A judge's order to a jury to return a specified verdict, usually because one of the parties failed to prove its case.
a verdict entered in a jury trial by the judge before the jury is allowed to consider the merits of the case
A ruling that awards judgment to the defendant because the plaintiff has failed to offer the minimum amount of evidence to prove the case.
A court decision in favor of one side because that side's evidence is compelling or because the other side has not clearly prevailed. A directed verdict orders the jury to return a verdict in accord with the judge's order.
In a case in which the plaintiff has failed to present on the facts of his case proper evidence for jury consideration, the trial judge may order the entry of a verdict without allowing the jury to consider it.
a verdict entered by the court in a jury trial without consideration by the jury; there cannot be a directed verdict of guilty in a criminal trial
a challenge to the sufficiency of the evidence
a decision by the trial judge, before the case is submitted to the jury, that the plaintiff's case is not supported by any evidence and accordingly that the case need not be submitted to a jury
A determination by a jury, made at the direction of the judge. A directed verdict happens in cases where there has been a lack of evidence, an overwhelming amount of evidence, or where the law is in favor of one of the parties.
If it is apparent to reasonable people and the court, that the plaintiff, by his evidence, has not made out his case, the court may instruct the jury to bring in a verdict for the defendant.
At the close of a plaintiffs case, a defendant asks the court to rule that the plaintiff has failed to put forth sufficient evidence, even when viewed in a light most favorable to the plaintiff, to support his/her claim. If the court so rules, the defendant is entitled to a dismissal without the defendant ever having to put on his/her case. Also, at the close of defendant's case, plaintiff can ask the court to rule in it's favor with a directed verdict on liability or special damages.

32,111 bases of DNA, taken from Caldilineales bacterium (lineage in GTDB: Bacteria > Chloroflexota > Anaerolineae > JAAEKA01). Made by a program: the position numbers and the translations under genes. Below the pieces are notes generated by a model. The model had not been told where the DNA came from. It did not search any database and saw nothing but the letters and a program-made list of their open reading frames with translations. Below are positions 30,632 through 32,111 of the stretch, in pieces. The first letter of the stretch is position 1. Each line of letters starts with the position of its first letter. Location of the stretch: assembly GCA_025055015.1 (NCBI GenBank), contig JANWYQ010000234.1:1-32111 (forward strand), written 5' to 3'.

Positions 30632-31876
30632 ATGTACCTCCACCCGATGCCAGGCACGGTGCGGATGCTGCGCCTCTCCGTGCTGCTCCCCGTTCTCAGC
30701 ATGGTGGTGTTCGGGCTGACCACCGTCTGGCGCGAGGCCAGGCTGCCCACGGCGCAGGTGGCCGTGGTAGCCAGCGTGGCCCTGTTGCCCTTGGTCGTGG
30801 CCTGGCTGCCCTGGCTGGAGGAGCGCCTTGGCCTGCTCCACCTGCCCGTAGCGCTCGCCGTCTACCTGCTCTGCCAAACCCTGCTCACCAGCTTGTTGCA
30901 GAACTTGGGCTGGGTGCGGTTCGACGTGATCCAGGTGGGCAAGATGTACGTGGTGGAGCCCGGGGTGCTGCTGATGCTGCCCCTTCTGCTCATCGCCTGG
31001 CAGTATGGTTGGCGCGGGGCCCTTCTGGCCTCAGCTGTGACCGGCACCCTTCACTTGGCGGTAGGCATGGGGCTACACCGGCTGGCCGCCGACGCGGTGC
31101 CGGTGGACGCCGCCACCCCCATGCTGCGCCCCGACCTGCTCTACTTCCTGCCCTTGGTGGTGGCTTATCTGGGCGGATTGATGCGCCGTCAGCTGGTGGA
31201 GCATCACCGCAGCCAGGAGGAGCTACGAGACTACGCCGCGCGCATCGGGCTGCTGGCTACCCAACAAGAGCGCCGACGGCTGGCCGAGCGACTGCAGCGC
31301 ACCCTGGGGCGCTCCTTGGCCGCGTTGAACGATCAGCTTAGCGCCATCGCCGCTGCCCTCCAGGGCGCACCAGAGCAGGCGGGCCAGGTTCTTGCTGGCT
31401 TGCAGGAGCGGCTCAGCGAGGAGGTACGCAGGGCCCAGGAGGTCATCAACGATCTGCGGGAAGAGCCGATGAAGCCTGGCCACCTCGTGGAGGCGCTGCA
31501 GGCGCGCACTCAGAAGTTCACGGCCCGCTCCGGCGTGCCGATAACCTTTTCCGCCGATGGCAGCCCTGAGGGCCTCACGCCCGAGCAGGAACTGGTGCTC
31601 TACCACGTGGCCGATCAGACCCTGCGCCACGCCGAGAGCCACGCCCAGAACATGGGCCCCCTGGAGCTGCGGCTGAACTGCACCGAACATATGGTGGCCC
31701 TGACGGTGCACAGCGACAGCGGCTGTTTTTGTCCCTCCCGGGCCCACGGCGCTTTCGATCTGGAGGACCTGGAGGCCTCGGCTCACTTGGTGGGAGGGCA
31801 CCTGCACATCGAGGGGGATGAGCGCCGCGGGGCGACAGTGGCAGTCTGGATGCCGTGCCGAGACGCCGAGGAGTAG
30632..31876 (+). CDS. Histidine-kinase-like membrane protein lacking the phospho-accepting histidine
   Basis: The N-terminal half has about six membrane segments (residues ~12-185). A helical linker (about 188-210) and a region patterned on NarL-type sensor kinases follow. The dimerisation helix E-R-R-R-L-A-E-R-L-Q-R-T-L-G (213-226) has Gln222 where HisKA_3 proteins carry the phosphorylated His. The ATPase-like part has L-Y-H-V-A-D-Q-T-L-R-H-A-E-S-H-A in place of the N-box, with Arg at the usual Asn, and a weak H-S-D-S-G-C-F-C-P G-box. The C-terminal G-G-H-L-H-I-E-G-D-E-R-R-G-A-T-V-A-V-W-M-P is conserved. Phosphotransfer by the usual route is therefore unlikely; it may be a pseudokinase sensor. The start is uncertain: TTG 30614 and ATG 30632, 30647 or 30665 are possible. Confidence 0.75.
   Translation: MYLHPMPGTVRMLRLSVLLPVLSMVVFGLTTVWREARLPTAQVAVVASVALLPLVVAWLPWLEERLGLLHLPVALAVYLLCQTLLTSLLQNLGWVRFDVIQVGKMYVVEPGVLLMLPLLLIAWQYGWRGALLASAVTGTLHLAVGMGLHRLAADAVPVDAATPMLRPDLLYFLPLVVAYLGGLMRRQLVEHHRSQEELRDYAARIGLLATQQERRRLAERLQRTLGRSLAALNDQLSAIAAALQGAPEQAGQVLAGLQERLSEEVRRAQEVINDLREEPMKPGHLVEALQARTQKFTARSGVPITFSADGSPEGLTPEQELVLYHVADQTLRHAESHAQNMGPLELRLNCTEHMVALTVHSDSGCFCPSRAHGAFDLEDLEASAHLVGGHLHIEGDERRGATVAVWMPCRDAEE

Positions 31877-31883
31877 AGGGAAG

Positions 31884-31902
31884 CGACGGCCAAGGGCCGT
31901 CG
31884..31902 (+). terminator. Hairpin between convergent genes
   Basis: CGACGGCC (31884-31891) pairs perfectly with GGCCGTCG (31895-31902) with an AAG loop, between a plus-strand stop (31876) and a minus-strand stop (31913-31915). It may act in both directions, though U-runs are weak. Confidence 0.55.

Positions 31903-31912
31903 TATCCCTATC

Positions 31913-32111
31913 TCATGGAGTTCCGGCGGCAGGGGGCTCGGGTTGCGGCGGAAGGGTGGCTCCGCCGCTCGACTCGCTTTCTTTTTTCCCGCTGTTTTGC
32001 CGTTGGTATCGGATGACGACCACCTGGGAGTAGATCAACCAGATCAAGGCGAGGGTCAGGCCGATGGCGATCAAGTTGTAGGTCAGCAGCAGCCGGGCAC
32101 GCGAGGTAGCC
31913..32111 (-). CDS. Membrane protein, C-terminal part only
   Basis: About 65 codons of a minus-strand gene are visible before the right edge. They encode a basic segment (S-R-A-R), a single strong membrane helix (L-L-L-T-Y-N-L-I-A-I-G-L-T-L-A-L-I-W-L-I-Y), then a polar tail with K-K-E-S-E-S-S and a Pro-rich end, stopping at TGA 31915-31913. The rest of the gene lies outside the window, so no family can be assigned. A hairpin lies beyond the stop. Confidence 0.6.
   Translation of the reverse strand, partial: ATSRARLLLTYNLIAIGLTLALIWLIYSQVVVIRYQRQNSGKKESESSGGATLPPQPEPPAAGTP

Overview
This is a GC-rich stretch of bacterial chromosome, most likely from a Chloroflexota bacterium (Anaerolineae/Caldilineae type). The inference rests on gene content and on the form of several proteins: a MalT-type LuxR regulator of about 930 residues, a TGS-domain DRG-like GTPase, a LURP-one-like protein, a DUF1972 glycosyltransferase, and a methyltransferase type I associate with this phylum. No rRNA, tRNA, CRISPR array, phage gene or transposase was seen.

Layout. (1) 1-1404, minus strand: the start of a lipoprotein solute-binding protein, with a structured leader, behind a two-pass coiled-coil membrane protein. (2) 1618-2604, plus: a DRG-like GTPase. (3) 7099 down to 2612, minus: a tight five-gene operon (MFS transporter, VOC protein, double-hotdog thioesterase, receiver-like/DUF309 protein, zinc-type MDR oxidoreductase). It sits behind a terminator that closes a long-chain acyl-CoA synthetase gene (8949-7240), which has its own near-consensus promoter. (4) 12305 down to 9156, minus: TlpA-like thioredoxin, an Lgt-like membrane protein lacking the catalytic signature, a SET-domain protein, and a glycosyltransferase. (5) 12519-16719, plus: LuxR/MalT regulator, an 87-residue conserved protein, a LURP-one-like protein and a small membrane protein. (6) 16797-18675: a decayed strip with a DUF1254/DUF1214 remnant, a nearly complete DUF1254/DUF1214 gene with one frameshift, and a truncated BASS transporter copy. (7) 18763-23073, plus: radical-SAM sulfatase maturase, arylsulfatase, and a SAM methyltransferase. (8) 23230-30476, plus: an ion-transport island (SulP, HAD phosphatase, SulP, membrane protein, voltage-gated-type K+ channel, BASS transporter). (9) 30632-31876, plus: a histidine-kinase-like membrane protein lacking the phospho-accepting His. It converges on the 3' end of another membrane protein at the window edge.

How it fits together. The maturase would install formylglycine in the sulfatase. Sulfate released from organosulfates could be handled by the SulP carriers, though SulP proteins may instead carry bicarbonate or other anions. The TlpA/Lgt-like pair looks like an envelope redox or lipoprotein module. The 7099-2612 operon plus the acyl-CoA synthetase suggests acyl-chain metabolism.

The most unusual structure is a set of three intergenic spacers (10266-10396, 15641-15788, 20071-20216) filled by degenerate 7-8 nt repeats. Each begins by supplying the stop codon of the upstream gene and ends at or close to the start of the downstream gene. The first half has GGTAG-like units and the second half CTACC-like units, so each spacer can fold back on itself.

An instruction by the judge to the jury to return a specific verdict.
After evidence has been presented and if no issue of fact remains for the jury to determine, the judge will tell the jury what verdict to return. The jury must return that verdict. Disqualification: The condition of having been rendered unfit.
A judgment entered on the order of trial judge who takes over the fact-finding role of the jury because the evidence is so compelling that only one decision can reasonably follow.
A verdict handed down by a judge in a trial without consideration of the jury because the facts presented and the applicable law left no question as to the outcome necessary in the case. If the complaining party fails to prove a prima facie case by exhibiting the minimum elements necessary to show liability, the defendant can move for a directed verdict without offering a defense.
After evidence has been presented and if no issue of fact remains for the jury to determine, the judge must direct a verdict for the party entitled to prevail.
Instruction by judge to jury to return a specific verdict, usually because one of the parties failed to prove its case. Compare binding instruction.
In a trial, a judgment entered by the judge without allowing the jury to participate.
issued by a judge because the party with the burden of proof has not produced sufficient evidence to prove its case; results in dismissal of the case against the defendant
When a plaintiff or defendant does not present enough evidence for the jury to even consider, the trial judge may order a verdict without submitting to the jury.
A verdict for the defendant based on the court's decision that the plaintiff's case has not been proven.
In law, a directed verdict is an order from the judge presiding over a jury trial that one side or the other wins. Typically, the judge orders a directed verdict after finding that no reasonable jury could reach a decision to the contrary. After a directed verdict, there is no longer any need for the jury to decide the case.